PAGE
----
COP26 deal, but a mountain to climb

So, finally a deal was done. Not quite the one hoped for, but better than the worst fears. Something of a holding pattern perhaps, as even the effervescent Boris Johnson admitted as he said it had scored six out of ten.

Although much was achieved in the early stages, including the surprise US-China deal to reduce emissions, but in the final hours the commitment to phase out coal was just too much and a vague commitment to ‘phase down’ was substituted in order to get India and China onside.

That last minute change has cast something of a shadow over the entire proceedings, with COP26 President Alok Sharma saying that the summit has at least kept a goal of 1.5C within reach. Not that one can blame Sharma, he was visibly stressed and emotional as he announced that a deal can be concluded.

So what are the likely outcomes? Of course, one must base any prediction on countries actually adhering to the commitments made, but supporters of the deal would say that it has stopped climate change becoming irreversible with the 1.5C target still an attainable goal, and the following agreements will some relief:

Coal: Even as it stands in its “phase down” version, this is still a significant move going further than the G-20 has to date and hopefully starting a one-way trip.

US-China: Getting the two biggest emitters to work together was no mean feat, and even if there are few real, hard, terms the dialogue can only be a good start.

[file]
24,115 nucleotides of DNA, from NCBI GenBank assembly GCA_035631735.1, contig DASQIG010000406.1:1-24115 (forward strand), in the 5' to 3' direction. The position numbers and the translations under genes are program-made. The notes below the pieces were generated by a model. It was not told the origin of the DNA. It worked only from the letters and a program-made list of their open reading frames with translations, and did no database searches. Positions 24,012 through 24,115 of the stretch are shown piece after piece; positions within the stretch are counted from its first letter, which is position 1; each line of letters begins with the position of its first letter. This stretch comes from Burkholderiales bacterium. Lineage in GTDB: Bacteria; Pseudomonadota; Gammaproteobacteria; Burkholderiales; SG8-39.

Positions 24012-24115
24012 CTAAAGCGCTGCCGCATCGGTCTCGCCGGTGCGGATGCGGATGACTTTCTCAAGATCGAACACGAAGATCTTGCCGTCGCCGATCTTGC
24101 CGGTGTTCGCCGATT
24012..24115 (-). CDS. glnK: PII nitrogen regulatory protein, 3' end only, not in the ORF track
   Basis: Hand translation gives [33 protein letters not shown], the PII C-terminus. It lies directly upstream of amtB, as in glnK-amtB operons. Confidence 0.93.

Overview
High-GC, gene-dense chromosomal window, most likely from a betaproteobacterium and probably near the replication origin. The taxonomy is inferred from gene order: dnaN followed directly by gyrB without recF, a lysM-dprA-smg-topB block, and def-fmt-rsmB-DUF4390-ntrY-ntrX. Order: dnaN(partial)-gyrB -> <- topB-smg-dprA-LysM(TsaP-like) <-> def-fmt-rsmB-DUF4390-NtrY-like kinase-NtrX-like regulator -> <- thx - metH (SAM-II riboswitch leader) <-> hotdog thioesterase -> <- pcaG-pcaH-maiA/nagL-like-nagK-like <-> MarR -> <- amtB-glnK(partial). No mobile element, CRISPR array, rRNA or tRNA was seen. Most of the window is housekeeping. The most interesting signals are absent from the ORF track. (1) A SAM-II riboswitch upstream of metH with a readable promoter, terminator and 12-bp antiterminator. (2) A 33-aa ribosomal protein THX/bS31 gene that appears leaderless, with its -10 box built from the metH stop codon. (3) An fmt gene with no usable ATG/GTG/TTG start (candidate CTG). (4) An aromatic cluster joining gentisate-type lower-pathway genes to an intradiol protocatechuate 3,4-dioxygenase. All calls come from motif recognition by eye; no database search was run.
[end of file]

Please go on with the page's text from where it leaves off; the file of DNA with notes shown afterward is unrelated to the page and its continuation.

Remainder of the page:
Carbon-Trading Rules: Expect a flurry on the carbon markets as rules on international carbon trading bring clarity and a significant move to creating international standards has been achieved.

Methane: Over 100 countries agreed cut emissions of methane; again, the first time that this gas has been mentioned at COP band although there are no binding commitments, it signals the start.

Reporting: There will now be greater scrutiny on emissions reporting, and greater transparency.
Deforestation: The agreement on deforestation is one major win that cannot be taken away from the summit.

Finance: Investors, asset managers, banks and insurers representing $130tr in assets have agreed to decarbonise by mid-century.

As it stands, implementation of all the pledges at COP26 would still create for warming of 1.8C according to the IEA, enough to keep 1.5 in sight, but not enough to make it happen. Detractors point out that there is no certainty that goals will be strengthen and the lack of clear commitments from China and India undermine progress, even as China continues to laud increasing coal production. Poorer countries, most likely to feel the full force of climate change are unhappy that there will not be enough money from the developed nations to help transition or adjust despite a doubling of money to help them - and the prospect of a trillion dollar a year fund from 2025, compared with the current goal of $100bn a year.

Commenting on the agreement reached at the end of COP26 in Glasgow, RenewableUK’s CEO Dan McGrail said: “It’s clear that we still have a mountain to climb to limit global warming to 1.5C. That’s why it’s so important for countries to revisit and strengthen their plans to reduce emissions at next year’s COP in Egypt instead of waiting until 2025. We also need to see clearer road maps from each country on how they plan to reach net-zero with more ambitious targets for rolling out the clean technologies which will do the heavy lifting on decarbonisation.”

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